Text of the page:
With many publishers, the need for permission, or the fee set, are based on how important the quote is to your article or book, and how predominant a place it will have in your work. In other words, if it is just a quote within the text somewhere, it is more likely to be considered fair use. But if it is going to be highlighted, printed in a box or used to introduce a new chapter, they may want payment. The grim reality is that at many houses, you will be asked to pay for the quote—even if it should be fair use—just because you asked. For that reason, it does not pay to be too cautious and ask permission for every quote—whether you think you need to or not. You could end up paying much more than you need to. It is also encouraging to note that few infringement cases are brought against authors of books and articles—most have to do with TV, drama, movies, etc. where much more money is involved. At the same time, don’t let the slim possibility that you will be sued deter you from making wise and informed decisions about when you should or should not ask permission. Common sense may be your best guide.

Monday, October 10, 2016


The terms for when and how you are to be paid for a book are all covered in your book contract. It should indicate that you will be paid royalties once or twice a year (contract says which), and by what specific dates. Be sure to provide yourself with reminders so you can follow-up if the payments are not forthcoming when due. Since most publishers make these payments 90 days after the end of the accounting period, there is no reason for royalty payments to be late. If you have an agent, it will be his/her job to deal with this kind of problem.

Following are some typical problems and how to deal with them yourself:

  1. If your royalty payment does not arrive on time, call the editor you worked with on the book and ask them to check into it for you. Follow up with a letter to the editor (reiterating your phone conversation) and another letter to the accounting department asking if the royalty payments have been sent out, and if so, letting them know you have not received yours. If you have been paid on time in earlier accounting periods, assume this is an oversight or lost check. If this is your first royalty payment, be more aggressive—although it could be that the royalty account has not been set up or set up correctly. In any case, you will want to correct any problems immediately.
  2. If this is a reputable publisher, the editor will likely follow through to correct any problems and be sure you receive your check. If the editor is evasive or uncooperative, you may have more to worry about. Don’t let the situation slide—follow through immediately and persistently until you are paid.
  3. Most book publishers pay on time, so if you have trouble getting paid it is usually a good sign that the publishing house is in financial trouble. In that is the case, it is usually best to follow the “squeaky wheel” principle. Let the publisher know that if you do not receive payment within two weeks, you will take legal action to collect.
  4. In some cases you may be paid on time, but you have serious questions about whether your sales were reported accurately or you were paid according to the terms of your contract. Always study your royalty statement carefully, and ask questions if there is anything you don’t understand. Royalty statements are typically impossible to interpret, so don’t be intimidated. Ask those questions until you get satisfactory answers.
  5. If the answers aren’t satisfactory—and you suspect something is amiss—your contract should give you the option of paying an accountant to audit the publisher’s books in relationship to your royalty account. If the auditor finds a discrepancy of 15% or more (or the percentage indicated in your contract), they must pay that, plus the cost of the audit. Always check your contract to see what your options are (and try to get this clause added to any of your contracts before you sign them).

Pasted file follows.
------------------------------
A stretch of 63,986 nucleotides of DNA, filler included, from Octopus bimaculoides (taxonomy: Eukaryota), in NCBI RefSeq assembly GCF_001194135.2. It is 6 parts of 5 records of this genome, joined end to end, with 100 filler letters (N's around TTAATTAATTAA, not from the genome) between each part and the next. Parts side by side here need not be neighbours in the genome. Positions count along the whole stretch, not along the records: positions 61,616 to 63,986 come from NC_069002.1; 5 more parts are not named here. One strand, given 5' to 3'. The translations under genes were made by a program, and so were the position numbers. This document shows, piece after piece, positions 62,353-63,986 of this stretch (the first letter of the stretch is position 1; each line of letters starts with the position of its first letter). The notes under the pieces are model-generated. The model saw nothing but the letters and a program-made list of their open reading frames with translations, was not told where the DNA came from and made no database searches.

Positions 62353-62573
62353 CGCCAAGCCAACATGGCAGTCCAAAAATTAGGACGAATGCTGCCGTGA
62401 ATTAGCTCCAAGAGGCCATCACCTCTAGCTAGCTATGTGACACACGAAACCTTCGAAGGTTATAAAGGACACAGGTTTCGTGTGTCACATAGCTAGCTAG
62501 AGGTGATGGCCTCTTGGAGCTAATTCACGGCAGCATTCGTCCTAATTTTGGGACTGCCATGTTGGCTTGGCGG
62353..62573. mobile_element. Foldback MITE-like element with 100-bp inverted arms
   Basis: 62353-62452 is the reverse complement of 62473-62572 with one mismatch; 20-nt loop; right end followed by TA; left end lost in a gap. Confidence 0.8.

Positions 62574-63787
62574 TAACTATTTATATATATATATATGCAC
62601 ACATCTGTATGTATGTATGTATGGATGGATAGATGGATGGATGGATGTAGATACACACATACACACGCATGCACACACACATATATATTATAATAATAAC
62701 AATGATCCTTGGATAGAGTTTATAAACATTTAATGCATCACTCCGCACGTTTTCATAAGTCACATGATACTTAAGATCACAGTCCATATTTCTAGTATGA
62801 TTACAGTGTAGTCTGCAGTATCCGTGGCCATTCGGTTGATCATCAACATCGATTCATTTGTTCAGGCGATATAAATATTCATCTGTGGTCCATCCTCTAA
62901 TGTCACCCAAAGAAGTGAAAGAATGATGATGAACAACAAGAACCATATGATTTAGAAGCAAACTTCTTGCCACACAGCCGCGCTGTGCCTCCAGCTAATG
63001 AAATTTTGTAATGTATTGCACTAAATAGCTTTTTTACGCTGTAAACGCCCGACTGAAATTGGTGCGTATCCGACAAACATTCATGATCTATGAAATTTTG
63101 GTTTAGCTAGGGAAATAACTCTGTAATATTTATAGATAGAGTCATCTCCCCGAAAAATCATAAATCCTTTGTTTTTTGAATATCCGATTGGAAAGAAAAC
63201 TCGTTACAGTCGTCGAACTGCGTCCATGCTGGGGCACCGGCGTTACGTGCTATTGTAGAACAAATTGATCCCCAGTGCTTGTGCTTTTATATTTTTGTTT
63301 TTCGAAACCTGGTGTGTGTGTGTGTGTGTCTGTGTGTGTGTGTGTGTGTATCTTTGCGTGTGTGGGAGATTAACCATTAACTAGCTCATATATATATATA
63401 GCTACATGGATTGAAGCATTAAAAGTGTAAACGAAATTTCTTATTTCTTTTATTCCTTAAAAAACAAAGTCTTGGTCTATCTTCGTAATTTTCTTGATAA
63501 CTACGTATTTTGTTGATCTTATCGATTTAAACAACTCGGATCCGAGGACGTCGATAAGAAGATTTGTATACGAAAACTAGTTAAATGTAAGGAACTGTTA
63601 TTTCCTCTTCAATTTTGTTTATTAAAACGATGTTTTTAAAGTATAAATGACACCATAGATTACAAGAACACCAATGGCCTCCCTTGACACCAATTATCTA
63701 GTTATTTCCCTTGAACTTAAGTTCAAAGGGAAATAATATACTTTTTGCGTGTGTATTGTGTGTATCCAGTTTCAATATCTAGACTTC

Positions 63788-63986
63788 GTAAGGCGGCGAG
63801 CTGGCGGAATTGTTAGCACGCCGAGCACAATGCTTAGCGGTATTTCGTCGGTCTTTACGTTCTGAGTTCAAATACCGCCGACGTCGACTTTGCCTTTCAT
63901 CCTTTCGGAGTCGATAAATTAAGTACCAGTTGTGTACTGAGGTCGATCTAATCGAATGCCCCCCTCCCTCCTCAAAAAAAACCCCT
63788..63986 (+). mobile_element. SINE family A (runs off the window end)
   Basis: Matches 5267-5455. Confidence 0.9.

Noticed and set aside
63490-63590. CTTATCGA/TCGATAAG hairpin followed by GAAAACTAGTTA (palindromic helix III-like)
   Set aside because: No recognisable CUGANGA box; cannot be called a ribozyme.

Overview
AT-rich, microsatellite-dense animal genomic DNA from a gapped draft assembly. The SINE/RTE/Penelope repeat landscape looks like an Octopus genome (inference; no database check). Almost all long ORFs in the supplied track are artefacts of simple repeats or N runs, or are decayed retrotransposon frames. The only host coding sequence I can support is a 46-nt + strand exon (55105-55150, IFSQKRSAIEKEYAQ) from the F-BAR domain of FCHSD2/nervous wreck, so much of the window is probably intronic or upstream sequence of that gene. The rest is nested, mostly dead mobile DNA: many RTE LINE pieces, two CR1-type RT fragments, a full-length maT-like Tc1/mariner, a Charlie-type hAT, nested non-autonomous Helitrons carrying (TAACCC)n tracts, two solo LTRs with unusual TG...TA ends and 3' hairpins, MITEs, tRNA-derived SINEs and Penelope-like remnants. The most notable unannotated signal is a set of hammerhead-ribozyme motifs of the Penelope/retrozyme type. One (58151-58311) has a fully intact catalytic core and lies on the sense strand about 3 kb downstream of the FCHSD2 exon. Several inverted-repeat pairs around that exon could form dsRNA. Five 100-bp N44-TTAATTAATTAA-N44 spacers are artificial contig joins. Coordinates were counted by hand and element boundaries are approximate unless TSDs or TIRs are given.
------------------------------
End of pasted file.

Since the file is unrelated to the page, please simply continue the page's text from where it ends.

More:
6. Occasionally the problem in payment may be a difference of opinion about how the contract is interpreted, or you may discover that they are not abiding by the terms of the contract in calculating your royalties. For example, the contract may stipulate that if they sell books at a greater than 50% discount to bookstores or distributors, that you will get only half the usual royalty on those sales. That is a typical clause, but your publisher may be offering that higher discount on all sales to avoid paying you full royalties. You can challenge them in such a case, especially if the contract indicates that this is to be an untypical discount. It is best to have it written right into the contract that such discounts will be limited to a certain percentage, but you can still likely win in court if the publisher is not living up to an industry standard or an author’s logical expectations.
  7. Since most publishing contracts today do not allow you to sue your publisher, if you get no satisfaction in collecting your royalties or resolving differences of opinion, you may have no recourse except arbitration (which most contracts indicate).
  8. Any time you have problems of any sort with your contract, always check the terms of your contract to see how to proceed. If legal action is called for, contact an attorney who is well versed in literary matters, and understands how the publishing industry operates.

Thursday, October 6, 2016


It is possible to write about a person—even in a negative light—without having to ask their permission. However, if what you say is presented as fact, you must be able to verify it as the truth. On the other hand, if it is offered only as an opinion, that is protected by the First Amendment. Making a statement as fact—that you can’t prove—may open you up to a libel suit.

Realize that you can write negatively about a person using a different name, but if they are readily recognizable from the incident or situation described, you can still be open to libel charges.

It is always best to use two criteria for avoiding libel suits. From a legal standpoint, never write anything for publication that is not true and verifiable. From an ethical standpoint, always ask yourself if there is anything to be lost or gained by using their real name.